June 25, 2015
Late June in Kyiv can be beautiful. With clear skies, temperatures peaking in the high 70s, the natural beauty of the city and its citizens, it can be easy to forget that the country is at war. In part that is a result of the country's success. A year ago, few would have predicted that the country's armed forces would fight the Kremlin and its separatist proxies to a standstill. Yes, Russian-backed separatists and Russian soldiers continue to press forward in the east, but their progress is measured in tens of meters and paid for in Russian and separatist blood. Despite a disinformation campaign that would make Joseph Goebbels, President Vladimir Putin's favorite propagandist, red with envy, the Russian people still oppose the use of Russian soldiers in a war that Moscow started.

A few months ago, few would have predicted that Europe would renew its hard-hitting sectoral sanctions this week. None of this means that Ukraine is out of danger. On the economic side, most reformers are waiting to see if the government implements the legislation that Ukraine's parliament passed in March at the insistence of the IMF as part of the process of securing a $17 billion loan. Ukrainian Finance Minister Natalie Jaresko is in a pitched battle with Franklin Templeton on the issue of restructuring Ukraine's debt, with a moratorium on payments a likely result if the creditors continue to insist that they should be exempt from any penalty for lending to the corrupt government of former Ukrainian President Viktor Yanukovych.

The stiff fight in the east has not dissuaded Putin from his aggressive designs on Ukraine. Trying to open a new front in the war, Putin deployed his special services in Odesa and Bessarabian Ukraine to its west. The idea was to set off a major campaign of violence, sabotage, and protests designed to produce chaos and provide an opportunity for Moscow's agents to declare twin People's Republics of Odesa and Bessarabia. But here too Ukraine's security forces—in this case the State Security Services (SBU)—rounded up the nest of plotters in May before they could put their plans into effect.

With Moscow's military menace checked, if only for the moment, Kyiv has turned to its favorite extracurricular activity: internecine strife. The capital was roiled by President Petro Poroshenko's decision to sack the competent and urbane head of the SBU, Valentyn Nalyvaichenko, on June 18. Insiders report that Nalyvaichenko's offense was having political ambitions. He is associated with Mayor Vitali Klitschko in the Udar Party, which aligned with Poroshenko in the 2014 parliamentary elections. Udar may want to run independently in the local elections scheduled for October 25, a prospect that does not please the President's team. In dismissing Nalyvaichenko, the President was asserting his right to choose his own man for a key position, a not unreasonable proposition.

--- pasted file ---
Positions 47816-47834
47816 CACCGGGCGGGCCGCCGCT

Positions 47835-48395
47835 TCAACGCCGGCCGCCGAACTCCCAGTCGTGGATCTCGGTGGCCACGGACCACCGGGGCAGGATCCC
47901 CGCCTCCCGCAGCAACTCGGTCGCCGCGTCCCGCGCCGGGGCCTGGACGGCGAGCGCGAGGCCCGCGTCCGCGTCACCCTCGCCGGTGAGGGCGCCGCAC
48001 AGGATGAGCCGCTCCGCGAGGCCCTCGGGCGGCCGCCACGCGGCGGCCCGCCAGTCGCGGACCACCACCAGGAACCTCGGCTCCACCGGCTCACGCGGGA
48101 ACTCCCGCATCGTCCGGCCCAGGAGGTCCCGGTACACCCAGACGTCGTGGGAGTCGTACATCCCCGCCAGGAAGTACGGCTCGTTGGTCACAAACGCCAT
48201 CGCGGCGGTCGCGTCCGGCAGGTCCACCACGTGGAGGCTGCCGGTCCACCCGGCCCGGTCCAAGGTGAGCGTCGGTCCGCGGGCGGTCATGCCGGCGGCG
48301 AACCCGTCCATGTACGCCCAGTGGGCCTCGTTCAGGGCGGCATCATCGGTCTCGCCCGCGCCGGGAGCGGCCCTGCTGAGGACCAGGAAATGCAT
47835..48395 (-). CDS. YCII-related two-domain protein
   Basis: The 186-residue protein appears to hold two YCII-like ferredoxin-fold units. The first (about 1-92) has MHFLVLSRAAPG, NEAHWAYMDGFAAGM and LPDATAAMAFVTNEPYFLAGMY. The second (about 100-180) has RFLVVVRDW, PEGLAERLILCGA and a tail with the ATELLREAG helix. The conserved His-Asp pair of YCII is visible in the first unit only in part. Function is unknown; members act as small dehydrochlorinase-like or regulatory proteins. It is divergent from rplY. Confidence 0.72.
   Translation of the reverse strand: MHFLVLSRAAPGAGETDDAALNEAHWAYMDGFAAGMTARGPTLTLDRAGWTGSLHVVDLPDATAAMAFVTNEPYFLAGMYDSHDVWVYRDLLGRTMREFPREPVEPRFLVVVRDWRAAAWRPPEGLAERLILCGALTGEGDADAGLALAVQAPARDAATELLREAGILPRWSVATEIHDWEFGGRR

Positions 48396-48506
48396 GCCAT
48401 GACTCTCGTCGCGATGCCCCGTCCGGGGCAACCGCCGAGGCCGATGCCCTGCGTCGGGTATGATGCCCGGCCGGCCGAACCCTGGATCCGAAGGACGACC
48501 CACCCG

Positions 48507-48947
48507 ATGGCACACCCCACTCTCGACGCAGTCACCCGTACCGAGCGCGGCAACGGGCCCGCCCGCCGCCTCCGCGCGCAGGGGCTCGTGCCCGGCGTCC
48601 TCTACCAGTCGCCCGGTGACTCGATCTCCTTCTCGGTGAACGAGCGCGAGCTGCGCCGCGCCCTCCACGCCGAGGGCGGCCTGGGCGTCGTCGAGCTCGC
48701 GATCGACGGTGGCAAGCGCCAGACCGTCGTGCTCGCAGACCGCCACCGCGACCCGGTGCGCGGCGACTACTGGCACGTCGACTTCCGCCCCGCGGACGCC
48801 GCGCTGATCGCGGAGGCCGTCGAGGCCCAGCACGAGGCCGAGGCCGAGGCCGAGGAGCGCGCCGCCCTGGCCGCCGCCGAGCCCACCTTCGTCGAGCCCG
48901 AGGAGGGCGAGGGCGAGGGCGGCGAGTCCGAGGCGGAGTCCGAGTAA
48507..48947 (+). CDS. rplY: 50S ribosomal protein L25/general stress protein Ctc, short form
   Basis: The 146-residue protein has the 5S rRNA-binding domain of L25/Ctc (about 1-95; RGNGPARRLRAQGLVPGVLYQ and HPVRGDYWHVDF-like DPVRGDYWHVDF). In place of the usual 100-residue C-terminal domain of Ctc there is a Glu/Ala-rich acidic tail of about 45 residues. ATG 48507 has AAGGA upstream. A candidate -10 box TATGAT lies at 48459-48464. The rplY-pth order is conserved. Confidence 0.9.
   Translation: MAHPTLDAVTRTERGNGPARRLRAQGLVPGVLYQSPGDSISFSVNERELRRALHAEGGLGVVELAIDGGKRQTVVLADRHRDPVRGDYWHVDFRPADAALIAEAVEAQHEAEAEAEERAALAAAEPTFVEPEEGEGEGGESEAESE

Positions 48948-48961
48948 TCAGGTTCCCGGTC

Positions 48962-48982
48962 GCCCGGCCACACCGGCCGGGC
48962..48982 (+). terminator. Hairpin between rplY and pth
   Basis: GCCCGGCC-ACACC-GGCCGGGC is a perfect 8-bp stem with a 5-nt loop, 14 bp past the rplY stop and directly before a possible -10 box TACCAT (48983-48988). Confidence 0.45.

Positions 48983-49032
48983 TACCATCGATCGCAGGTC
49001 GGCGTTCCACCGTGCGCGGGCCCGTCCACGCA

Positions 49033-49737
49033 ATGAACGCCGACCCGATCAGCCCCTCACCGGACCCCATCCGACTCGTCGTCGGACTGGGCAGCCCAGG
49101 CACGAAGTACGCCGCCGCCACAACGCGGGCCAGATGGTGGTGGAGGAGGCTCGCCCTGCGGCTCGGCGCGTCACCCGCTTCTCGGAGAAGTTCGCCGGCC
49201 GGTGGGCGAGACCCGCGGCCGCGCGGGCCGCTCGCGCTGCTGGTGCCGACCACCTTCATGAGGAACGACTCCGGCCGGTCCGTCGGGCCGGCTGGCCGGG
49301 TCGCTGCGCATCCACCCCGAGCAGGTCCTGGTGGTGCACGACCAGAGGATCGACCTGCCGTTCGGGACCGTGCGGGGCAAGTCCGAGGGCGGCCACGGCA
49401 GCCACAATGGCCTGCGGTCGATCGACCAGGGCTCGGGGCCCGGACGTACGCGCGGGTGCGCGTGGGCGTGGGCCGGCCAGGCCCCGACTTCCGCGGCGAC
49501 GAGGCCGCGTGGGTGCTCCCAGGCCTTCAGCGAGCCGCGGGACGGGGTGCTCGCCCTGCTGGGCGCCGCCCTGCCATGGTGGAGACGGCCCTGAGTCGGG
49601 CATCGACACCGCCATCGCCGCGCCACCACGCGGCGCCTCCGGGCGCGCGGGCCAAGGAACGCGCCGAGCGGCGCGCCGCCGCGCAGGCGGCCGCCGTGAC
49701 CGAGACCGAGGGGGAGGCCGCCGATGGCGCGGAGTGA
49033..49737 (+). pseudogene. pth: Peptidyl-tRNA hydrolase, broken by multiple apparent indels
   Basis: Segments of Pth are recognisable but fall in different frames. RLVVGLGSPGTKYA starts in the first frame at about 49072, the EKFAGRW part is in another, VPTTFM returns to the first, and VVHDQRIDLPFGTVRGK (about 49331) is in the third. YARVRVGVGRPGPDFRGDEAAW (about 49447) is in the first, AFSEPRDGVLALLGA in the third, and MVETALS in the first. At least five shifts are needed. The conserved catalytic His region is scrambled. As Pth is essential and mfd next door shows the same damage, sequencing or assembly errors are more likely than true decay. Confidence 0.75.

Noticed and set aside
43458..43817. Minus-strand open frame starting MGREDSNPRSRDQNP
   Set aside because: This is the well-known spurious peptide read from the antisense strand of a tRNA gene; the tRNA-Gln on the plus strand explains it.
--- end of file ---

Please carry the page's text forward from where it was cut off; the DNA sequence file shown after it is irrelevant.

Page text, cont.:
In Kyiv, it is not just the President's team that gets to play politics. Nalyvaichenko claims that he was dismissed because of the corruption charges he brought against the procurator general's office, which the Ukrainian White House did not want to address. Whatever the truth of this charge, knowledgeable observers point out that there are many instances of corruption that Nalyvaichenko could have spotlighted, including some within his own jurisdiction. Critics also complain that the man named to replace Nalyvaichenko, Vasyl Hrytsak, does not have his predecessor's talents and was chosen because of his close ties to the President. He served for a time as head of his security detail.

Friends of Ukraine in the West are concerned that politics has taken a competent spymaster out of the fight at a critical time. They have a point. Nalyvaichenko is well regarded abroad. Those concerns are heightened by the fact that Hrytsak is not well known in the West. A strong bureaucratic operator, Nalyvaichenko monopolized contact with key Western counterparts.

Western concerns will diminish, however, as they come to work with the competent Hrytsak. He is neither a politician nor an articulate English speaker. But he has played a critical role in the SBU's successful operations in the east and south and by all accounts has done an excellent job as a deputy director of the organization. What he lacks in spit and polish, he makes up for in energy and grit. As in all countries, political maneuvers in Ukraine can at times lead to bad policy choices. In this case, that should not be the result.

John E. Herbst is Director of the Atlantic Council's Dinu Patriciu Eurasia Center. He served as US Ambassador to Ukraine from 2003-2006.

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